Throughout your case, your Philadelphia medical malpractice lawyer at Raynes & Lawn will negotiate with the malpractice insurer to secure a fair settlement offer. Even if an insurance company initially refuses to settle or makes an unreasonably low offer, your attorney might convince them later in the process of the wisdom of settling. However, your lawyer will never accept a settlement on your behalf without your agreement. Your attorney advocates for you, but you have the ultimate responsibility of deciding whether and when to accept a settlement or go to trial. Your attorney will provide you with advice and guidance during your case to help you make an informed decision.
What Are the Odds of Winning a Medical Malpractice Lawsuit in Philadelphia?
The following trial statistics might make you think your chances of winning a malpractice lawsuit in Philadelphia are low:
- In 2021, 343 malpractice lawsuits were filed in Philadelphia, a 71.5% drop since the average of 1,204 cases filed each year from 2000 to 2002.
- In Philadelphia malpractice trials that occurred in 2021, doctors won 30% of the verdicts.
- In malpractice lawsuits filed in Pennsylvania overall, doctors won 68.9% of the verdicts
- Only 10 medical malpractice cases were tried before a jury in Philadelphia in 2021.
- Of the seven plaintiff verdicts, one was for less than $500,000, one was between $500,000 and $1 million, three were between $1 million and $5 million, and two were between $5 million and $10 million.
- Only 45 medical malpractice trials reached verdicts in 2021 in Pennsylvania, and many jurisdictions had no trials at all.
- A total of 1,460 medical malpractice lawsuits were filed in 2021 in Pennsylvania.
While these statistics might make you hesitate to file a claim, they do not define your medical malpractice case or what its outcome might be. Remember that most medical malpractice cases settle, and these statistics do not reflect settlements. Cases that go to trial might do so for several reasons.
In some cases, a plaintiff might refuse to settle and want to litigate their case at trial. In others, a plaintiff’s lawyer might advise their client to go to trial because of a lack of understanding about how to properly value the case. In others, the plaintiff and their lawyer will decide to go to trial because the settlement offer was unreasonable or the insurance company refused to settle. In those, the decision to try the case might be reasonable and strategic.
Medical malpractice cases might also go to trial because a doctor or insurance company refuses to settle despite the evidence. When the evidence is strong, a defendant’s refusal to settle the case is a real risk for them at trial and could result in a sizable verdict in the plaintiff’s favor.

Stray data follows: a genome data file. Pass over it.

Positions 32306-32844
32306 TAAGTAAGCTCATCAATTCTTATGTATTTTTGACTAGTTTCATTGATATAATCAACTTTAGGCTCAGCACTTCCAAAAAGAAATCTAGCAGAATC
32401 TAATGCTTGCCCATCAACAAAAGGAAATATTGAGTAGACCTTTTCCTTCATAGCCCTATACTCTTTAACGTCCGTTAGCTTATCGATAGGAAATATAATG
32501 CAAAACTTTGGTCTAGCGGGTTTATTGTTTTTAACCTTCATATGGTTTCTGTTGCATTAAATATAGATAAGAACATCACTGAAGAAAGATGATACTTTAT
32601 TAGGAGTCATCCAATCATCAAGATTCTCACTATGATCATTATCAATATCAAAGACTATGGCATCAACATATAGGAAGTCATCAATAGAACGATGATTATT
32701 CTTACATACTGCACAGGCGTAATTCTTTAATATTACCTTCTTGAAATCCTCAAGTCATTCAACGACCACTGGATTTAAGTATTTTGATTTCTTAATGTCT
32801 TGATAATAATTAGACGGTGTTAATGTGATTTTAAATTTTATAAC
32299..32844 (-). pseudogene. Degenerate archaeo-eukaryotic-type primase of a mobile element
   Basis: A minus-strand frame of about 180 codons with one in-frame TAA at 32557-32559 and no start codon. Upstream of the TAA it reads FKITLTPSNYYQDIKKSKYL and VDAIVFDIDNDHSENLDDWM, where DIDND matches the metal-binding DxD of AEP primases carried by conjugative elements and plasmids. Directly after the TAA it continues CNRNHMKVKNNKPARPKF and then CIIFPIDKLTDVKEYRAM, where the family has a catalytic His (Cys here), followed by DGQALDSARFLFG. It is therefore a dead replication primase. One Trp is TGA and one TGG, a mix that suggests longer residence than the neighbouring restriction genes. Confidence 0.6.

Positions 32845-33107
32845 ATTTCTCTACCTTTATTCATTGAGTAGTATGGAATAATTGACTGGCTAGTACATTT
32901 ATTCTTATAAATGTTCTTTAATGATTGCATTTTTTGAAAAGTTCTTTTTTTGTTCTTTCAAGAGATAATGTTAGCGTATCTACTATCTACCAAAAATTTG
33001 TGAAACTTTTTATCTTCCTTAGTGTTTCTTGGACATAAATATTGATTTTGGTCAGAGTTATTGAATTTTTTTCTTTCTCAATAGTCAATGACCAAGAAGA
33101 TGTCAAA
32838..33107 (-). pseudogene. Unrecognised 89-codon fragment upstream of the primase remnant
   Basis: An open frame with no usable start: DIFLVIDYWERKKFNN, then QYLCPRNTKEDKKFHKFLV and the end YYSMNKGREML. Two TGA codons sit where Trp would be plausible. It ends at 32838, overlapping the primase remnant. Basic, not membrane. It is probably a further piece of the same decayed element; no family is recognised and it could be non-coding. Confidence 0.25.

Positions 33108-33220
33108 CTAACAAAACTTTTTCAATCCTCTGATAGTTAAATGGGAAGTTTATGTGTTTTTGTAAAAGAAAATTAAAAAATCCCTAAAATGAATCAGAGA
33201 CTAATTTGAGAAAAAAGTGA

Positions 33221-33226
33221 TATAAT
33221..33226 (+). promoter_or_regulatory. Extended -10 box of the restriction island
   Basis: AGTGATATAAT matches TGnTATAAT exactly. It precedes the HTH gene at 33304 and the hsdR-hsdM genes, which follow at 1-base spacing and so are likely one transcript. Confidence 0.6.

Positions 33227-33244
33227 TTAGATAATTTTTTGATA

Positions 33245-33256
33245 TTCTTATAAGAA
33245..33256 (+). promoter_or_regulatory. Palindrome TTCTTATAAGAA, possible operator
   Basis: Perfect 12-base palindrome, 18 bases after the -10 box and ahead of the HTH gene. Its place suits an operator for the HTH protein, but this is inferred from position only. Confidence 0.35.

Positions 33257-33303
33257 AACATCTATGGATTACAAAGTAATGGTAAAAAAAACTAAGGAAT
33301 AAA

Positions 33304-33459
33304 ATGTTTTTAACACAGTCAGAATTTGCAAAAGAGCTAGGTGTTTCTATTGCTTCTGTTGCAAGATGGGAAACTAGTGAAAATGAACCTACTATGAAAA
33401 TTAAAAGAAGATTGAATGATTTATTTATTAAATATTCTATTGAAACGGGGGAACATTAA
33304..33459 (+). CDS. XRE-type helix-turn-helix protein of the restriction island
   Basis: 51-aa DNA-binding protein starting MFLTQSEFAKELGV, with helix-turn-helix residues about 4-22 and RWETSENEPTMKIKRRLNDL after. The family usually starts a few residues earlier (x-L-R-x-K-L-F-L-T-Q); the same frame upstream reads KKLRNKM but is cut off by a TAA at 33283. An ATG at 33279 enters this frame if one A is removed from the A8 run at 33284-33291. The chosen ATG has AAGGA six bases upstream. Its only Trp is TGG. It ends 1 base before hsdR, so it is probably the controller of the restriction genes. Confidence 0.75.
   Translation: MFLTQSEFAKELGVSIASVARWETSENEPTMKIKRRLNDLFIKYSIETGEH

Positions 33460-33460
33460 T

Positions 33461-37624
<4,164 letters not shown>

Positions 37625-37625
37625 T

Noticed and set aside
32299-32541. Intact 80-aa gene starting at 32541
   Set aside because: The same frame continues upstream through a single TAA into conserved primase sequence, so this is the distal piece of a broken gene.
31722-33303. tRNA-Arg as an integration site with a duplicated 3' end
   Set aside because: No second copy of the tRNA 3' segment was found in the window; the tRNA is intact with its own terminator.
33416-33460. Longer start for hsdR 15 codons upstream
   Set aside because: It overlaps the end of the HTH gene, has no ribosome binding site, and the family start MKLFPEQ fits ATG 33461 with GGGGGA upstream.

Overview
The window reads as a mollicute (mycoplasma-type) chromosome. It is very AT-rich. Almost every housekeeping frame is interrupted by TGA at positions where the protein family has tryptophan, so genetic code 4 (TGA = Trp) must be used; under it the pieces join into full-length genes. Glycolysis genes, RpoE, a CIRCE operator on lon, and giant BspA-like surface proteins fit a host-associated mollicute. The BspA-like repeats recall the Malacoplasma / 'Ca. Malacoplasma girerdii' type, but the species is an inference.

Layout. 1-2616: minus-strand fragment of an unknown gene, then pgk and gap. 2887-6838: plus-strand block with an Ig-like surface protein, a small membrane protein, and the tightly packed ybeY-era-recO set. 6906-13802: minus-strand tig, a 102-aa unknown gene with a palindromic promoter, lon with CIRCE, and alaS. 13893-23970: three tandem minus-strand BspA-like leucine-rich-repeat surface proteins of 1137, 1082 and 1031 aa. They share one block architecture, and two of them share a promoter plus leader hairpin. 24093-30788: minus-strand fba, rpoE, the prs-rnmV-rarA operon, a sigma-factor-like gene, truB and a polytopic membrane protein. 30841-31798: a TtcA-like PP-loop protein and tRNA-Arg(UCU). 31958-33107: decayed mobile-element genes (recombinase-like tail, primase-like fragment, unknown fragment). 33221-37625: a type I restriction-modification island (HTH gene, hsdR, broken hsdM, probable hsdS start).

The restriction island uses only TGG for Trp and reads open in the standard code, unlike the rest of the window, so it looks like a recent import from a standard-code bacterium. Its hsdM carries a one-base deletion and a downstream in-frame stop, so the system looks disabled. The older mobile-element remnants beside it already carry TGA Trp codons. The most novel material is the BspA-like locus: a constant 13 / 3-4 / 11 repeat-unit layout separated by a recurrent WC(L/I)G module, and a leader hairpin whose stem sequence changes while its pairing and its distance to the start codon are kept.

You can’t rely on the trial verdict statistics from 2021 to determine the likely value of your malpractice claim. There are numerous facts about your case that you simply don’t know. The experienced medical malpractice lawyers in Philadelphia can help to properly calculate the potential value of your case by taking into account the factors courts and insurance companies consider. This process provides a more realistic benchmark than the outcomes of past cases at trial in Pennsylvania.
Most cases never go to trial and are instead resolved through settlements. According to the U.S. Bureau of Justice Statistics, 93% of medical malpractice lawsuits are settled. This means that just 7% of all medical malpractice cases filed in the U.S. each year go to trial, so trying to determine the value of your case based on past trial verdicts is not a reasonable approach.
Why Medical Malpractice Cases Can Be Hard to Win
There are a few reasons why medical malpractice lawsuits might be more difficult to prove at trial than other personal injury claims as described below.
The Burden of Proof
Just like plaintiffs in other civil lawsuits, medical malpractice plaintiffs have the burden of proof at trial. They must present evidence proving their claims by a preponderance of the evidence, which means that they must prove there is more than a 50% likelihood that the incidents occurred as they have presented. While the burden of proof is the same as in other personal injury lawsuits, doctors, hospitals, and malpractice insurers typically fight against malpractice claims much more aggressively than defendants in other types of injury lawsuits.
Complexities of Medical Evidence
It can be extraordinarily difficult for plaintiffs and juries to understand the complex medical terminology used in a medical malpractice case. In many cases, the injured victim won’t understand all of the terminology involved. If the medical experts, other witnesses, and the malpractice lawyer can’t relay the information in a way the jury can understand, it can be much harder for plaintiffs to receive favorable verdicts.